Almost all assets classes are currently overvalued. With currencies though you have to store them in the bank (if you have a significant amount) and so the risk is that if the bank collapses you could lose some or all of your money. Only some countries have Deposit insurance on money in the bank and not of all these will necessarily be upheld in more dire circumstances, plus there are limits and there is some amount of time it would take to get that money if the bank goes under. Right now people are chasing the idea that if you “invest” money you are entitled to get a positive return on investment. People will of course try to spread their money around. That promised return on investment is what I would say turns people away from cash, especially, as they see the stock market climb ever higher. Cash right now is one of the best and safest assets to own (depending on currency). Potentially, the best asset class right now is precious metals, but, most with enough savings will need a bank or vault of some sort to store them and that has it’s own issues. The idea that the euro-zone could implode and the Chinese interference in HK will also suppress those typically strong currencies. Currencies are the only asset class everyone participates in.

      • Frederick says:

        Silver is an exception at half it’s 2011 peak. Manipulation anyone?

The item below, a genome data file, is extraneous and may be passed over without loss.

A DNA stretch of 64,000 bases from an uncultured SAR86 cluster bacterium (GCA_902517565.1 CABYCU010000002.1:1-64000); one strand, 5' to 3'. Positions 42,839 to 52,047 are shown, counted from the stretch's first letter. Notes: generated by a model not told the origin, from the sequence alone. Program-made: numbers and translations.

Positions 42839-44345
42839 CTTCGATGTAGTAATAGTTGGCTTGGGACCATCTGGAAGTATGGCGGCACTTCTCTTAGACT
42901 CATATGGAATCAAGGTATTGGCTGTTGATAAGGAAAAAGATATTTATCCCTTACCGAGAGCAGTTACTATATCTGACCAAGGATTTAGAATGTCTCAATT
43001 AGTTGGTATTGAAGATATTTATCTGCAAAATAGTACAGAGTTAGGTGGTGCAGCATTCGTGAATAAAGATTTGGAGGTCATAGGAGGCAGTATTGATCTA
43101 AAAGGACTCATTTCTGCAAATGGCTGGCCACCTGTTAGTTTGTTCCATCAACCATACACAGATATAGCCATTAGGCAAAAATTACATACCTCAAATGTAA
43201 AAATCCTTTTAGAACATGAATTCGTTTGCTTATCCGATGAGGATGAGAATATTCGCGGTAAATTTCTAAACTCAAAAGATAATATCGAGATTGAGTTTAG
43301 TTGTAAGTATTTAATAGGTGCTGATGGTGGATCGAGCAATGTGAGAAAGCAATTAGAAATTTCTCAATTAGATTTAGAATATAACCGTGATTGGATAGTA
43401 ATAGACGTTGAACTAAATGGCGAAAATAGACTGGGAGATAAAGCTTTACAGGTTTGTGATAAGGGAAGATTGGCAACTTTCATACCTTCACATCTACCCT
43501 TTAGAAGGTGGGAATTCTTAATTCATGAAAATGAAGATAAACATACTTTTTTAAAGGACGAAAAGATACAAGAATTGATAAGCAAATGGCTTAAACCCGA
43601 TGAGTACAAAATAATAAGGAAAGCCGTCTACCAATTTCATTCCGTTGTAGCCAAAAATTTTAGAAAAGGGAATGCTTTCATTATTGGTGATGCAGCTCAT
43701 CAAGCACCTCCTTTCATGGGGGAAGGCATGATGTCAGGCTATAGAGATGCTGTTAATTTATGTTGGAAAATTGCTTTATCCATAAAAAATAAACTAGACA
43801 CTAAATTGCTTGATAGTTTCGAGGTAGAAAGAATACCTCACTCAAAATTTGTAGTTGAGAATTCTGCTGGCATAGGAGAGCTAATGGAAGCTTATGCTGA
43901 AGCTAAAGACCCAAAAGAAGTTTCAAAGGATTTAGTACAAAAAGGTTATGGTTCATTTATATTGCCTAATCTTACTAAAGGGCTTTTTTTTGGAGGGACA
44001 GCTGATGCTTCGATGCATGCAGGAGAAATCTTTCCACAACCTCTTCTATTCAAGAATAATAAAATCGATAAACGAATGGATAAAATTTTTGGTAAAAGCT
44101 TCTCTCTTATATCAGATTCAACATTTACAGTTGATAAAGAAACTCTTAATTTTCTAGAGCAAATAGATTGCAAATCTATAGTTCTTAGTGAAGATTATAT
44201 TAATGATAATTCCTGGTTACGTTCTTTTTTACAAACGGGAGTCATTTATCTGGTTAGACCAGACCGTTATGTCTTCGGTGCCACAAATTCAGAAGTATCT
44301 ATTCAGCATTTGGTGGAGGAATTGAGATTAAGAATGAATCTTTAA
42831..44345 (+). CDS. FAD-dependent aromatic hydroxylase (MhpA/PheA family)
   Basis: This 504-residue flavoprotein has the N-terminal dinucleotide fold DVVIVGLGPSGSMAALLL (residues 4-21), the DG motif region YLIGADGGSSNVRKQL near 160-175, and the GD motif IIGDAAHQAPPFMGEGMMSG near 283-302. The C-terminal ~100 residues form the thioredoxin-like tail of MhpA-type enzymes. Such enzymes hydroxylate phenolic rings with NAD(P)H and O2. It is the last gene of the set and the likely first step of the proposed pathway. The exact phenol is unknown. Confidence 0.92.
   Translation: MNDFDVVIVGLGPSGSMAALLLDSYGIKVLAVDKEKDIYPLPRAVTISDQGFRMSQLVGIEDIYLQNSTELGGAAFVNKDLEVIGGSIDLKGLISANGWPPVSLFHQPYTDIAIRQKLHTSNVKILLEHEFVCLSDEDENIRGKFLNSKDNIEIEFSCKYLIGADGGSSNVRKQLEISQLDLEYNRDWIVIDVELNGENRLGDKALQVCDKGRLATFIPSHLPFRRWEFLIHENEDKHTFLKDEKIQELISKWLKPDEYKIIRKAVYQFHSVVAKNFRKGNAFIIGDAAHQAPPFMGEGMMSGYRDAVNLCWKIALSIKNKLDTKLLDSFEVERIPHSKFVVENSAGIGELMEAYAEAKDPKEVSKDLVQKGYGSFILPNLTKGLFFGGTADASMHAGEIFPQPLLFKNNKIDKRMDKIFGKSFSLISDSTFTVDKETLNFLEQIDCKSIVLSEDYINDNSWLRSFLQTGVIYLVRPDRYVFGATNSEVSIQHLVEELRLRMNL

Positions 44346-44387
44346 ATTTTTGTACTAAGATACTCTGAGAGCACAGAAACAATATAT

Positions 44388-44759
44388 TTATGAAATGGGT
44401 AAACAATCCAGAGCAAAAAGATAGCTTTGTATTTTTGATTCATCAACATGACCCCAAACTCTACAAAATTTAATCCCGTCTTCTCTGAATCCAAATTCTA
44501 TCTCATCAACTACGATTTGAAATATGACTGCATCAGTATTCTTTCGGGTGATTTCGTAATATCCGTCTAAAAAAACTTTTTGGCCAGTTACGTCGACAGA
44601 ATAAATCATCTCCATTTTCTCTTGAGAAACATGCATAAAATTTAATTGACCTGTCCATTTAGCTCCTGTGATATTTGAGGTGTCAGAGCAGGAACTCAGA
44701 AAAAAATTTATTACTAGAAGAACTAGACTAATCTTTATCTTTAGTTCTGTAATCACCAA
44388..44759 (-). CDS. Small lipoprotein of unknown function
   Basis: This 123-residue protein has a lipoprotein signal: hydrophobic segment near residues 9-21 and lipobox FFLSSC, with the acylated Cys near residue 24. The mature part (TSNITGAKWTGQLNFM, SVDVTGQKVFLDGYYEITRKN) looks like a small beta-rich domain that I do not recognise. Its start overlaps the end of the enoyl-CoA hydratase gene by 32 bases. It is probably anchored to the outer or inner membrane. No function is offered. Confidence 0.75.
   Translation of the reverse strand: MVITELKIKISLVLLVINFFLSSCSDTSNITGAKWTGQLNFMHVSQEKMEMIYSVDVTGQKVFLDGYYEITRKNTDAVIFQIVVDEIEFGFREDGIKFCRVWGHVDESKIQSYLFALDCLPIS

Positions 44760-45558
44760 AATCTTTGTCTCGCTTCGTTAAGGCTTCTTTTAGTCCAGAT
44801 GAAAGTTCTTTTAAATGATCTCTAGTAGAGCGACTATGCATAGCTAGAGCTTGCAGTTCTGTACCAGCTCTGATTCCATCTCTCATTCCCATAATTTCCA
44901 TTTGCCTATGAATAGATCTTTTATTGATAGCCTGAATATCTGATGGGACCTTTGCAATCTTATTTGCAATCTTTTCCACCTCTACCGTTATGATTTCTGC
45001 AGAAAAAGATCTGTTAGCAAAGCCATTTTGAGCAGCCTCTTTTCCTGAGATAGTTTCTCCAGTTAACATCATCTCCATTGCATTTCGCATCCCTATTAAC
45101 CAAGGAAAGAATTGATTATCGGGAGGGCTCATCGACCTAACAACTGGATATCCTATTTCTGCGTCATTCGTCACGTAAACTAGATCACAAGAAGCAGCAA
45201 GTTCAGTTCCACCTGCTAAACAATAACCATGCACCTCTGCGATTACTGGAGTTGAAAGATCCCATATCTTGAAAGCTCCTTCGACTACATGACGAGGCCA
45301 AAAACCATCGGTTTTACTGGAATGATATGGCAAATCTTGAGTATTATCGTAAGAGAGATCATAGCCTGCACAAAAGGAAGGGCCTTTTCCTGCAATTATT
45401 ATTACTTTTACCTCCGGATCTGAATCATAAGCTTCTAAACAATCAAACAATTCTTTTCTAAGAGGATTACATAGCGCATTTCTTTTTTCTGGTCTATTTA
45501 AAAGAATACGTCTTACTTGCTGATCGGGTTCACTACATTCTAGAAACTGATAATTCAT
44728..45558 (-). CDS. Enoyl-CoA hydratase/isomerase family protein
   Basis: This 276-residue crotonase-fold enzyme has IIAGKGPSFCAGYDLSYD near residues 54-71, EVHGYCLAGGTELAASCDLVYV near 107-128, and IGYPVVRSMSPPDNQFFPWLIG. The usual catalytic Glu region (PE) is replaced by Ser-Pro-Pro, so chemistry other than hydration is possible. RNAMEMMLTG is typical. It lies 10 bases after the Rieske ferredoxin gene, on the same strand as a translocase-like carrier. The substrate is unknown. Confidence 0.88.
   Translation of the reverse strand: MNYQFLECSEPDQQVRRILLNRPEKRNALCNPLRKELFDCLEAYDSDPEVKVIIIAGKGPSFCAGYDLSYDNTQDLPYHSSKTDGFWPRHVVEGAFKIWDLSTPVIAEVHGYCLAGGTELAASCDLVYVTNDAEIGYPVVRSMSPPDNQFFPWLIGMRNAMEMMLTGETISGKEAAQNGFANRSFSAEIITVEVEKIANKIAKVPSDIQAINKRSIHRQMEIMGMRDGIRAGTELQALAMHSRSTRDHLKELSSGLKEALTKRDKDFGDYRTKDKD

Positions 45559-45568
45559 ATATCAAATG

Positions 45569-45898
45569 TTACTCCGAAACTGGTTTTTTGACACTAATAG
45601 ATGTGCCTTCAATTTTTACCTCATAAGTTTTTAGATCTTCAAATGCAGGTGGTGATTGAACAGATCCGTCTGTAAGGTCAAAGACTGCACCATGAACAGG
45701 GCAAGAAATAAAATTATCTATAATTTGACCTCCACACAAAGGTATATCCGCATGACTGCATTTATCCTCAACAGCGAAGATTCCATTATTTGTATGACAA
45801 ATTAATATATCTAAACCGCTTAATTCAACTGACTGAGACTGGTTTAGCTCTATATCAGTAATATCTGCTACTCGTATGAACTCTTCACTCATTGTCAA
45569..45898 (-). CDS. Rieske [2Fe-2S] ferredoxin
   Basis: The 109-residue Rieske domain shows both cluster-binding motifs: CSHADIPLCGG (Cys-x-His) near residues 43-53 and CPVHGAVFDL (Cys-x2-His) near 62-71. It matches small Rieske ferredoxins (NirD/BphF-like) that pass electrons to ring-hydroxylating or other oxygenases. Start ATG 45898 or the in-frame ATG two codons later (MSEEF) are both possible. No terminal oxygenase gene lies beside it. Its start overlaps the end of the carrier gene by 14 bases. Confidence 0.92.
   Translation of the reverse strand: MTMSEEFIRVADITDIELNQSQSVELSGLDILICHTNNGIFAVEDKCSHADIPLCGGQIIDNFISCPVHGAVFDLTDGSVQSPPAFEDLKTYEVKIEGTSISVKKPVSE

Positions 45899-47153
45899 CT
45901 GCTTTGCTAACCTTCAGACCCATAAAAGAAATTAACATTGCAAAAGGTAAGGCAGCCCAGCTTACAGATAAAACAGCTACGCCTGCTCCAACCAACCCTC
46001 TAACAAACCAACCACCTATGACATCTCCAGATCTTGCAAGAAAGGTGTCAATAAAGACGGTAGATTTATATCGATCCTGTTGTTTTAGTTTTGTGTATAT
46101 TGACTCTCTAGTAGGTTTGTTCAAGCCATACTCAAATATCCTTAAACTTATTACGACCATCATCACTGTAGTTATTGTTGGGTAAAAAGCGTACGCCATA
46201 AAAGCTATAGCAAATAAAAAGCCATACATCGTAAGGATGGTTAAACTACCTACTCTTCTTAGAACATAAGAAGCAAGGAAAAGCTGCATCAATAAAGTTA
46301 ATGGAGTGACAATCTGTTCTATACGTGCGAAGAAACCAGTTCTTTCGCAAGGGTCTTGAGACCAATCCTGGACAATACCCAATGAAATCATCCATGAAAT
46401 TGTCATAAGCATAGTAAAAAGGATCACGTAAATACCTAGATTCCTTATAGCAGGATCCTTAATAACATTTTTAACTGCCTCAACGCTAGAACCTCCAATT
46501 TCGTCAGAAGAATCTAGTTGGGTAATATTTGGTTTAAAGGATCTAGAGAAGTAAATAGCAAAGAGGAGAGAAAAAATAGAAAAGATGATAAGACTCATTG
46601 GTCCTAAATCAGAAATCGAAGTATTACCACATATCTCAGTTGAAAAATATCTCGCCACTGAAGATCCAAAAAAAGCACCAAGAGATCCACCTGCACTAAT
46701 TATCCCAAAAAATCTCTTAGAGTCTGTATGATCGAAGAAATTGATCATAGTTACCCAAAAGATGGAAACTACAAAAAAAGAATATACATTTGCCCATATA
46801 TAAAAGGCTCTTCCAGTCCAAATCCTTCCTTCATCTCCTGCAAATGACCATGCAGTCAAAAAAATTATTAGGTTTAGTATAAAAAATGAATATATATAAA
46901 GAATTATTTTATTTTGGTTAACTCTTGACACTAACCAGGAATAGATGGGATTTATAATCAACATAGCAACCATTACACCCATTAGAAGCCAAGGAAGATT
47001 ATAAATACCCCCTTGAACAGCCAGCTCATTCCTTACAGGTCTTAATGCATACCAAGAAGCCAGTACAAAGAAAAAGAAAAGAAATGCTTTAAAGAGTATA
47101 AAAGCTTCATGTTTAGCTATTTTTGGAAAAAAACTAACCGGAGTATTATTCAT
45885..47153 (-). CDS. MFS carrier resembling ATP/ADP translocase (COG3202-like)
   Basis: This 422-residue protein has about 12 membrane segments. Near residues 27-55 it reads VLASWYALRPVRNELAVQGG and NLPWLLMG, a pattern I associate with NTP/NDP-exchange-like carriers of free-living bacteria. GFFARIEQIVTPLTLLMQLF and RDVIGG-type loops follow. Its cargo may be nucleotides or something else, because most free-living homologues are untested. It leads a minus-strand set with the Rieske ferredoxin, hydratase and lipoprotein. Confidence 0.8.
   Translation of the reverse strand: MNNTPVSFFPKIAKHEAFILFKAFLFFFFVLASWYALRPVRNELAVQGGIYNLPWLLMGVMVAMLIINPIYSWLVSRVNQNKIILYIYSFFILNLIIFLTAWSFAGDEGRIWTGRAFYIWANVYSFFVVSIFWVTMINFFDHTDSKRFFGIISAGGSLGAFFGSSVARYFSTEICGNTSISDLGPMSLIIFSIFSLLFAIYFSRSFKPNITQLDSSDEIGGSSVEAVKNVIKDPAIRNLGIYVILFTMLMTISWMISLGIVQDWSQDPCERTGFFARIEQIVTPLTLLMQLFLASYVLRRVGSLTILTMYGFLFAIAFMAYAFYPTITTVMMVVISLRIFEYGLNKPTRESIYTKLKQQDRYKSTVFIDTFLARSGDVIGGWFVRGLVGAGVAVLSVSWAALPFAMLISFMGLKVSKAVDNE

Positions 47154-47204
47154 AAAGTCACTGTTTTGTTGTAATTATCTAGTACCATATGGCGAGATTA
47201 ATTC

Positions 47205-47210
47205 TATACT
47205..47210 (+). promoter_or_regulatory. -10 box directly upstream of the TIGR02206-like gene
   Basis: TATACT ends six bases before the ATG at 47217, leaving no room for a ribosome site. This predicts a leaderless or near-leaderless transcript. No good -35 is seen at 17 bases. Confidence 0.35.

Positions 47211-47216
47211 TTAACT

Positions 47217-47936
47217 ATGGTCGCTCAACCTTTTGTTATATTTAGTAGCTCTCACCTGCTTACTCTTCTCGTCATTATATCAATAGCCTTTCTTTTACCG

• Engin-ear says:

        I like your reasoning.

        Currencies is the most liquid asset in the world. It exists mostly in digital form, thus the digital money you “have” is not exactly in your possession: the bank has it and you have a debt claim on your money parked at bank. A subtle legal point.

        All asset protection strategies we speak about here are great in stable environment.

        If my understanding is correct, the places on Titanic life-boats were not exactly distributed according to the size of your wealth back home.

      • Thomas Rudwall says:

        You don’t need a bank or vault to buy gold miners:
        GDX (ETF Basket of Senior producing miners) is up
        39 % year-to-date – S & P is up just 3 %. Or if you were fortunate enough on January 1 to hold world’s biggest gold miner and only miner component of S & P – Newmont (NEM) – you’re up 54 % through today, 9/8.

        • Thomas Roberts says:

          Your talking about stocks though, not, physical metals. The stocks of miners aren’t guaranteed to make large sums of money even if gold does well. Also, the main purpose of physical metals is to hold value, not necessarily to grow it. I haven’t looked into it, but, the miners might be really good stocks, but, the growth of stocks so far this year has been erratic to say the least across the entirety of stock markets. The miners might be worth looking into for stock buyers, but, one would has to consider where they (each individual company) mine and their existing and typical agreements (where they have acquired the right to mine and how much of the value they get to keep), so as to figure out if the value of gold rises, if each particular company would profit off of that and to what extent.

      • Thomas Rudwall says:

        You might look into AEM & PAAS in addition to NEM & GDX. Nothing’s guaranteed with any stock.

        Disclosure: I’m long these stocks (+ others).

  7. Bobby Dents says:

    Well at least the PPP/PUA is gone. Nice bump to unemployment coming in the 4th quarter(with census layoffs giving it a bit more of a nudge). No wonder the Administration didn’t want that to end August 1st like Congress.